Dust and breath. I remember as a child pondering the relationship between these two qualities that couldn’t be more different from each other: the one visible and concrete, the other invisible and formless. Although we’re made from the elements of Earth, we’re also clearly different from the dust and particles of our planet and solar system. We live, we breathe, our hearts pound, blood courses through our veins, we strive to love and live and spend productive lives. Life comes from somewhere, and the explanation that God blew that life into us has always held a good deal of appeal to me, and this was especially true once I’d experienced in the world of Buddhist meditation how the initial awareness of the breath and the subsequent surrender to it can slowly, but radically, alter consciousness over time in a way that leaves me feeling so refreshed as to feel reborn.
As we spoke long into the afternoon, an idea took hold in my mind that this passage from the Old Testament was more than story, that it was not just an account of human creation but could be read as secret instruction for an esoteric breathing practice capable of taking us into the presence of God. Yes, God blew into Adam and brought him to life, but what about the breath I draw into my body right now? Am I breathing in the breath of God, recreating that seminal moment, that first breath, when humanity came alive through the grace of God’s breath? Or something altogether different and compromised? And might there exist for every one of us the possibility to recreate that moment, to feel the presence of God blowing life into us, to bring the dynamic fullness of that presence directly into our body as lived experience in every breath we consciously take?
The reality, however, is that we don’t breathe very deeply at all. We restrain our breath. We hold it back. We tense our bodies to form a kind of armoring wall that keeps the breath contained, shallow, held in. We take in just the amount of air we need for our body’s physical survival but not enough to experience the felt presence of what I believe God to be. Clearly, if we’re to recreate the original breath through which God created Adam, and to experience God’s life-giving presence through that breath, we would need to relax the containment, soften the constrictions, and bring breath back to vibrant and dynamic life. By resisting our impulse to breathe deeply and fully, we resist the felt presence of God in our lives.
In the teaching I do in the Buddhist world, I have mostly focused on a single passage of instruction from the Satipatthana Sutta, a very early text whose words were supposedly spoken by the historical Buddha himself. This passage expresses the Buddha’s culminating instructions on the awakening of the awareness of breath, and he tells us that as you breathe in, breathe in through the whole body; as you breathe out, breathe out through the whole body.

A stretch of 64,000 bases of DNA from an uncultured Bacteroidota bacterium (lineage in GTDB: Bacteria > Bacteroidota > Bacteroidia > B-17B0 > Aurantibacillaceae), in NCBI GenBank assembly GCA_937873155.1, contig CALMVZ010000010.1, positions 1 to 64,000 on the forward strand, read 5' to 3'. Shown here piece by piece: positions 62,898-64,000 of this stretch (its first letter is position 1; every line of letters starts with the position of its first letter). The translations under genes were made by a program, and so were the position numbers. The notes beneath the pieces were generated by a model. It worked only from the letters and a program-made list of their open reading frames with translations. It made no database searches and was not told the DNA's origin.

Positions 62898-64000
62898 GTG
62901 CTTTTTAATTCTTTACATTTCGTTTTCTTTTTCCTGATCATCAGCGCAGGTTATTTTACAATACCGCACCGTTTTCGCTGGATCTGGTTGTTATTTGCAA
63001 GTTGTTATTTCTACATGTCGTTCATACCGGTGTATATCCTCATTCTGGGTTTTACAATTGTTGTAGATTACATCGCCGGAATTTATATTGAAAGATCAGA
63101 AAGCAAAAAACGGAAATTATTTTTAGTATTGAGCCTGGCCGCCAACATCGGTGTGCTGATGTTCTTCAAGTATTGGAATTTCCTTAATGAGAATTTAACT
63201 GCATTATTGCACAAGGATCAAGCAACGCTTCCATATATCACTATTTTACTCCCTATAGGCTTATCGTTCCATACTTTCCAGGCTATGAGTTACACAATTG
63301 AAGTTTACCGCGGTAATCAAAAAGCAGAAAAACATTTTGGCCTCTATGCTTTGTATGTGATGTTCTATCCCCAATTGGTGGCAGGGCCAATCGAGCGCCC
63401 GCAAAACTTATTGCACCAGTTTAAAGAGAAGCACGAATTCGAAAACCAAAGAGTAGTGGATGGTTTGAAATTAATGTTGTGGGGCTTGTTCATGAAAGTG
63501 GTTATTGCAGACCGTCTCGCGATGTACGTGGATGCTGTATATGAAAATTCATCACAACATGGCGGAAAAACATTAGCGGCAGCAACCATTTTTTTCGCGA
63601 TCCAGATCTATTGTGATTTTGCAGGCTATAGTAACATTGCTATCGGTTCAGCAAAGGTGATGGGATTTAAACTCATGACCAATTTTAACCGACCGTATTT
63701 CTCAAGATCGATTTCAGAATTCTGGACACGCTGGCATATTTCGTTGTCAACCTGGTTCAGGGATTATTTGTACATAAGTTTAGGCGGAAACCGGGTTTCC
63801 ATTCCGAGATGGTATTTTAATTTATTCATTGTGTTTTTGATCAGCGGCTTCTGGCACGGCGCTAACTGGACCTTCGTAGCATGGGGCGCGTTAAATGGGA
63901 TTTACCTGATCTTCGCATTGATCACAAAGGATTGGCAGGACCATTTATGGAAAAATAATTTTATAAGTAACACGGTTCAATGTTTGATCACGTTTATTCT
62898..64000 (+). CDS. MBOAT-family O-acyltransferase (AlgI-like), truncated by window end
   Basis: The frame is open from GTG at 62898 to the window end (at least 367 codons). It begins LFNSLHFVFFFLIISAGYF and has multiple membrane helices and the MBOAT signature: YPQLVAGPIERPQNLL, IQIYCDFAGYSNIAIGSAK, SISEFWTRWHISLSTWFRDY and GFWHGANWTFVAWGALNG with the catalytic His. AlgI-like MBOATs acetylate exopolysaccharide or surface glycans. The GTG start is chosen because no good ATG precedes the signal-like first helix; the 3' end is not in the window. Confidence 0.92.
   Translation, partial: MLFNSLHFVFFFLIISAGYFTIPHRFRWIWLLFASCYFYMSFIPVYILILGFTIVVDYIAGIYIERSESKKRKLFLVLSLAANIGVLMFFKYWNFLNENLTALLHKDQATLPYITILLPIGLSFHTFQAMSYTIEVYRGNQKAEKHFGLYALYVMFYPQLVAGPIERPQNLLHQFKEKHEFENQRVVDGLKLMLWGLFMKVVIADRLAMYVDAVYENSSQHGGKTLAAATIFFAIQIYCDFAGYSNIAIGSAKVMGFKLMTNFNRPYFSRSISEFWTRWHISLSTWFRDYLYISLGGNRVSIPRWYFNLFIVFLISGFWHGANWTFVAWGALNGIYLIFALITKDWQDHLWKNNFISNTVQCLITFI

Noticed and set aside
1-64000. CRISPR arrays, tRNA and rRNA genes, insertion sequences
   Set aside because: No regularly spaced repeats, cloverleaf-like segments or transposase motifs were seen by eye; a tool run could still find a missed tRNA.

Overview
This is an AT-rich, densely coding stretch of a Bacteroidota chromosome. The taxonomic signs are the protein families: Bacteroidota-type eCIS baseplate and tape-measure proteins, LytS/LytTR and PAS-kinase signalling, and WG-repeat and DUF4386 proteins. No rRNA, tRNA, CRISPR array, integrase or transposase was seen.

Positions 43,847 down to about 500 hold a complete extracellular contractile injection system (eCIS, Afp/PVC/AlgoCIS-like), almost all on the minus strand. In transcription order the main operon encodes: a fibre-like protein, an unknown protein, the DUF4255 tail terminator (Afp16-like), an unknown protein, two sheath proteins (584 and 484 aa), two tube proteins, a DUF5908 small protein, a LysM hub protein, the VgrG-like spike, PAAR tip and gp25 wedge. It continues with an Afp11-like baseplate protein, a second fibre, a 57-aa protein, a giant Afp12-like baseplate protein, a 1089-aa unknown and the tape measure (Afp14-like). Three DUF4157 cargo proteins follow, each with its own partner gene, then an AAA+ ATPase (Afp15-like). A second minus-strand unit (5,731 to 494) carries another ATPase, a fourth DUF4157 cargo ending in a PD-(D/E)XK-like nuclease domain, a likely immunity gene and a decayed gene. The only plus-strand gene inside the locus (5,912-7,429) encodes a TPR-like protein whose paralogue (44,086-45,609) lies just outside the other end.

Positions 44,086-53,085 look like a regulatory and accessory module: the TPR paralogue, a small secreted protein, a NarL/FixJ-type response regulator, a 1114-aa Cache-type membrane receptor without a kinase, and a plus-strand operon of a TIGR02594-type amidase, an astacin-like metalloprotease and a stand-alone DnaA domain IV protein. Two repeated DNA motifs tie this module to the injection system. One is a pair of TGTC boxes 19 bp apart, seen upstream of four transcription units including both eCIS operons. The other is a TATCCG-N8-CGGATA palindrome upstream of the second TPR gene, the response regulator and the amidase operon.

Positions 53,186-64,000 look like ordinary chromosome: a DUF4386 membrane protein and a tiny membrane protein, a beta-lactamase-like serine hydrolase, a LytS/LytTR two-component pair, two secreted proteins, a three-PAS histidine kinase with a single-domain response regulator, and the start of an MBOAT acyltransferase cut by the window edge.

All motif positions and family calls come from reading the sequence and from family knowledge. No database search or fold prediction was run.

Now, every tenth-grade high school student who’s ever successfully completed a course in human biology knows that we don’t breathe through the whole body. We breathe through our nose and often our mouth as well, not through the whole body. The air we breathe goes only as far as the lungs, where it undergoes a transformation that, while it then does spread itself through the whole body, does so in a form that can no longer be viewed or understood as breath.
But the Buddha knew nothing about oxygen in the air and the exchange of gases in the lungs. He wasn’t speaking of what we now view as anatomical fact. He was pointing to spiritual reality and a strategy by which you can alter your consciousness through experiencing breath come so alive that it can be felt to stimulate sensation in every little part of the body. With this understanding, the notion of breathing God into your body with every inhalation you take sounded like a reasonable theistic possibility. Even though the Buddha never embraced the concept of God, the experience he was pointing to, and the shift in consciousness that it requires and elicits, amounts to much the same thing.
So much of our chronic discomfort comes from turning our back on our highest potential, sheepishly holding ourselves back from stepping out from the herd into the fullness of our life. We’re like caged animals who’ve been kept captive for so long that they’ve forgotten that the door to their cage has actually always been open. If the winds of breath, the agent of the healing power of God, might have the power literally to blow away the pain and suffering we so often feel in our body, our mind, our emotions, why not surrender to its highest potential?
Breathing as Spiritual Practice by Will Johnson © Inner Traditions. Printed with permission from the publisher Inner Traditions International. www.InnerTraditions.com